Those average Westerners who become aware of the points that the Russian leader made might reconsider everything that their elite told them about this conflict up until now.
Everyone’s talking about President Putin’s interview with Tucker Carlson, which subverted popular media expectations for many reasons, among which were his unforeseen focus on Poland and the controversy that he prompted over his interpretation of that country’s role in the events leading up World War II. Amidst all this chatter, few realized that he also debunked five Western myths, which will summarized and discredited below citing the insight that he shared last week:
- Myth: “Ukrainians Are The Real Russians!”
- Truth: President Putin reminded everyone that the first Russian state was created in 862 when the townspeople of Novgorod invited Rurik to rule over them. Kiev was incorporated into this emerging polity 20 years later, though that city eventually became linked to it by name. Nevertheless, the point is that this brief historical review reaffirms that the Russian state’s creation precedes Kiev’s association with it, thus counteracting Ukrainian nationalists’ claims that some Westerners now believe.
- Myth: “Ukrainians Were The First To Identify As Ukrainians!”
- Truth: The reality is that the word “Ukraine” came from Polish (“u kraya”) and referred to the erstwhile Commonwealth’s southeastern border regions with Russia that were inhabited by Orthodox-believing Eastern Slavs unlike the Polish Crown’s majority-Catholic Western Slavic population. The locals were not the first to identify as “Ukrainians”, but some later adopted this as their self-description, which was also cultivated by the Austrians, Germans, and Soviets to culminate in a separate ethno-cultural identity.
- Myth: “The USSR Started World War II!”
- Truth: President Putin’s brief digression into the events leading up to World War II and the role of Polish interwar diplomacy in shaping them compellingly disprove Warsaw’s claim that Moscow was equally responsible for provoking that conflagration. All countries’ foreign policies in the run-up to that conflict should be critiqued, with Poland’s being no exception despite its people’s victimization by the Nazis. The European Parliament’s 2019 resolution laying equal blame on the Kremlin for this is therefore dishonest.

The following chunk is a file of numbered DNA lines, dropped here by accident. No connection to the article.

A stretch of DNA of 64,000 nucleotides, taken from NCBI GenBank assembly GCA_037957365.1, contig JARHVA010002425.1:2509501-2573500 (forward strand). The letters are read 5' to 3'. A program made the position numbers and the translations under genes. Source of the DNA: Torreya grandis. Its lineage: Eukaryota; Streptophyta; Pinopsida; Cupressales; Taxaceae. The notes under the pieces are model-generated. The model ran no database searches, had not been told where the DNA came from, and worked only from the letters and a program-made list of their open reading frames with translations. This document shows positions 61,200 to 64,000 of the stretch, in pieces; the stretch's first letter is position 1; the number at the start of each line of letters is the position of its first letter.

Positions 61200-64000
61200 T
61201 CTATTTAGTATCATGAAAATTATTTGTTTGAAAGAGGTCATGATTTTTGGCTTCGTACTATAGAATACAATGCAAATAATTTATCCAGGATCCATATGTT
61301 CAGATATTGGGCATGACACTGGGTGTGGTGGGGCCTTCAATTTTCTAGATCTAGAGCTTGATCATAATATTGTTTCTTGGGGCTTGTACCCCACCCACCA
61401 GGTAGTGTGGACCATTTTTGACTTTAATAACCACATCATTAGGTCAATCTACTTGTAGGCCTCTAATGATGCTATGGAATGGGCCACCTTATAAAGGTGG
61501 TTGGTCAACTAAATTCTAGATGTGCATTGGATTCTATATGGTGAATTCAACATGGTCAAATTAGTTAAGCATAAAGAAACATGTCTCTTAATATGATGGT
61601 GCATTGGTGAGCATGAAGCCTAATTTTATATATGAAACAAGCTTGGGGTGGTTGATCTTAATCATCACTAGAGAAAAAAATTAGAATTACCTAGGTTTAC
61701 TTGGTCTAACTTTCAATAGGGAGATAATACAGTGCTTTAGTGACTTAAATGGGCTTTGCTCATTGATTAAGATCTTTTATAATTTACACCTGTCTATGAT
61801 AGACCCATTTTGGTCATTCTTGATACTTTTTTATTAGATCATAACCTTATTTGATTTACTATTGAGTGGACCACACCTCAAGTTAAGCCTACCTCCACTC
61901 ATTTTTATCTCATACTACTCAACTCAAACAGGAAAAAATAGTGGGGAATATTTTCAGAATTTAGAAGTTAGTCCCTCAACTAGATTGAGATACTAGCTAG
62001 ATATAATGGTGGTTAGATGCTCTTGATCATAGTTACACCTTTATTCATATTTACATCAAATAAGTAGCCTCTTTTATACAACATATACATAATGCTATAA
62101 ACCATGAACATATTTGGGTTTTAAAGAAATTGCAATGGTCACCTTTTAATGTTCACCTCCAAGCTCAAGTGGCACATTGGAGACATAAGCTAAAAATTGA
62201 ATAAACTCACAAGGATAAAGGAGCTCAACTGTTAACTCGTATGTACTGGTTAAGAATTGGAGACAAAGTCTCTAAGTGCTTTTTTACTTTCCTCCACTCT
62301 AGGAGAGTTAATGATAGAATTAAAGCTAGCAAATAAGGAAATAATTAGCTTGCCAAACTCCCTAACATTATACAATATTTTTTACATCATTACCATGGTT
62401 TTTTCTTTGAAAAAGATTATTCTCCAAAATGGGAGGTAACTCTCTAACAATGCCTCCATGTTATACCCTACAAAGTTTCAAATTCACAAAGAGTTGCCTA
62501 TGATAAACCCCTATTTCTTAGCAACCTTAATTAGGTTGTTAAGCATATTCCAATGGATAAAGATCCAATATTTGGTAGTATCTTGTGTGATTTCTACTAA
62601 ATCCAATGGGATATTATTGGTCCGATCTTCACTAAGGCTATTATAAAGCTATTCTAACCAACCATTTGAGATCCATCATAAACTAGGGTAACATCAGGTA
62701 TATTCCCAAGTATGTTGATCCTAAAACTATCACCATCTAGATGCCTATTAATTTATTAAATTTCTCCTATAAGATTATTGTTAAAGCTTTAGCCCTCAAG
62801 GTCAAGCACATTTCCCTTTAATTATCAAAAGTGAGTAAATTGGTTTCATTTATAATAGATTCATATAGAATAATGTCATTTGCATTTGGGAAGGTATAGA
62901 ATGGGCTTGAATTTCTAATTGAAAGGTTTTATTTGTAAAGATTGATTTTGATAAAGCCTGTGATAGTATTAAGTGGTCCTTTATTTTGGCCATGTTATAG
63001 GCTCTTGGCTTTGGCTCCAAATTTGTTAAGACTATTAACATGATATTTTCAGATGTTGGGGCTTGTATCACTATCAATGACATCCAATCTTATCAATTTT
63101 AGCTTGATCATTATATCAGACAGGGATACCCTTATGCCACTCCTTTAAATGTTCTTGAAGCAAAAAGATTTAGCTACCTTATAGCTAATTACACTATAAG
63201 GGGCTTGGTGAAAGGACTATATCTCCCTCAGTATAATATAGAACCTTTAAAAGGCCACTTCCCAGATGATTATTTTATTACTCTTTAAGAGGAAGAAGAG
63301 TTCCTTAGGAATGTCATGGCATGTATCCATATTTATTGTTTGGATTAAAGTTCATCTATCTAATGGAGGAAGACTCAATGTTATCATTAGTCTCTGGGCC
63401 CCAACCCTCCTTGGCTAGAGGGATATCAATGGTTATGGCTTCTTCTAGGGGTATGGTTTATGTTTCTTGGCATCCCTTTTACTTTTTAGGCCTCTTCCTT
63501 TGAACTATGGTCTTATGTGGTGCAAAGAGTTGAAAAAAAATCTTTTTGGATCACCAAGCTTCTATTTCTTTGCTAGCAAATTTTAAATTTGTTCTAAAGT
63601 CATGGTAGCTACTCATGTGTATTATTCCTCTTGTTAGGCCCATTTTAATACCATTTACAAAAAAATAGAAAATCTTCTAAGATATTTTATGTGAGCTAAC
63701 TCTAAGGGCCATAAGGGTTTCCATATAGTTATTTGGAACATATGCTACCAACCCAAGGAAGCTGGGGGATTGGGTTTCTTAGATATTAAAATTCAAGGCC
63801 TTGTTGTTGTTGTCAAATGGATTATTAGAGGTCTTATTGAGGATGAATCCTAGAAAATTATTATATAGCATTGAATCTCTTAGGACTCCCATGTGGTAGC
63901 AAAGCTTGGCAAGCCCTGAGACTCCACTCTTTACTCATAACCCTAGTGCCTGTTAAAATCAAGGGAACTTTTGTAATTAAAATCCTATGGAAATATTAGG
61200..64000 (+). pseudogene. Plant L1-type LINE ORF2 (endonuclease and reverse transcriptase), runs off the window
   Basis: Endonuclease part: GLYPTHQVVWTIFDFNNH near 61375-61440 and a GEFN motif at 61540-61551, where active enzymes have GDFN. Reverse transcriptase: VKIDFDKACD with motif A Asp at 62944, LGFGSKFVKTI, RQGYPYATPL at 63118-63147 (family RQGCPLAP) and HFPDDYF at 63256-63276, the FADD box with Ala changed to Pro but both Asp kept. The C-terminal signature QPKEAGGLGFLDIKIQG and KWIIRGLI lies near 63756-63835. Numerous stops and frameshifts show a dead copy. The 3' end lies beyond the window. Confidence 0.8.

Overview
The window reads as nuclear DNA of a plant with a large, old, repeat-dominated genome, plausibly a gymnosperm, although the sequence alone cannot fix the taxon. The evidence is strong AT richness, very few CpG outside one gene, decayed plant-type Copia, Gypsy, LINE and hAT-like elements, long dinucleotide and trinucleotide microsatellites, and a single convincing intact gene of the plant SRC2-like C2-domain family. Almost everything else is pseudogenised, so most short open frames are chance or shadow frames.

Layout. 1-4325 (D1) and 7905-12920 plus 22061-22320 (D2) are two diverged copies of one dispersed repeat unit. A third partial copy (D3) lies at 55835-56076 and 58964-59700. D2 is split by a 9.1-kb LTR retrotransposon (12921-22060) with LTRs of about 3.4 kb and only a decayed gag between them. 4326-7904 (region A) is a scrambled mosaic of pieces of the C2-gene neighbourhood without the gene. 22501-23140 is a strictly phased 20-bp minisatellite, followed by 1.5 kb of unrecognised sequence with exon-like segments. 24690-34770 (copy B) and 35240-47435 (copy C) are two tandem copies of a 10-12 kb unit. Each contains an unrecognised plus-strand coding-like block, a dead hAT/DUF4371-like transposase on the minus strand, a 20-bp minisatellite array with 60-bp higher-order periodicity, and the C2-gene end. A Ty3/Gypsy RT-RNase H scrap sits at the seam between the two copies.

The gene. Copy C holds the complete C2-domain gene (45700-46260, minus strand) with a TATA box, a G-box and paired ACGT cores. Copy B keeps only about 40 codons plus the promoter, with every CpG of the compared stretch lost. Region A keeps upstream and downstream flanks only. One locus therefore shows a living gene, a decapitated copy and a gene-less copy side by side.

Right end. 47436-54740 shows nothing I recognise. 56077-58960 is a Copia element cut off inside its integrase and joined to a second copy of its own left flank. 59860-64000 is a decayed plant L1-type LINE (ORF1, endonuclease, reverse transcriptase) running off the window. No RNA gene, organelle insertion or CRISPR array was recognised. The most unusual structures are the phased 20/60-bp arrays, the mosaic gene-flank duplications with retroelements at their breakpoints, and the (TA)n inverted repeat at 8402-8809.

- Myth: “Russia Poses An Existential Threat To The West!”
- Truth: Most Westerners were surprised when they heard President Putin talk about how he at one point wanted Russia to join NATO and even suggested a joint missile defense project, only to be rebuffed by Clinton and Bush Jr. respectively after the CIA intervened. They also likely agreed with Tucker when he described the Russian leader as “bitter” about these rejections despite him denying that’s how he felt, which altogether discredited the claim that his country poses an existential threat to theirs.
- Myth: “Putin Is A Fearsome Dictator!”
- Truth: Many Westerners who previously thought that President Putin was a fearsome dictator probably feel foolish after watching the interview and seeing that’s he’s really just a harmless history buff who’s a little “bitter” at being rejected by the West but doesn’t have any “master plans” like they imagined. With all due respect to him, he came off as “dull” and “boring” by many of their socio-cultural standards, and this might now make it much harder for their elites to fearmonger about him and his motives.
The five myths that President Putin debunked in his interview with Tucker play a key role in kindling Russophobia and maintaining a level of Western support for perpetuating the NATO-Russian proxy war. It’s unclear whether he planned to dismantle them during their chat or if it just happened ad hoc, but the outcome is the same. Those average Westerners who become aware of the points that the Russian leader made might reconsider everything that their elite told them about this conflict up until now.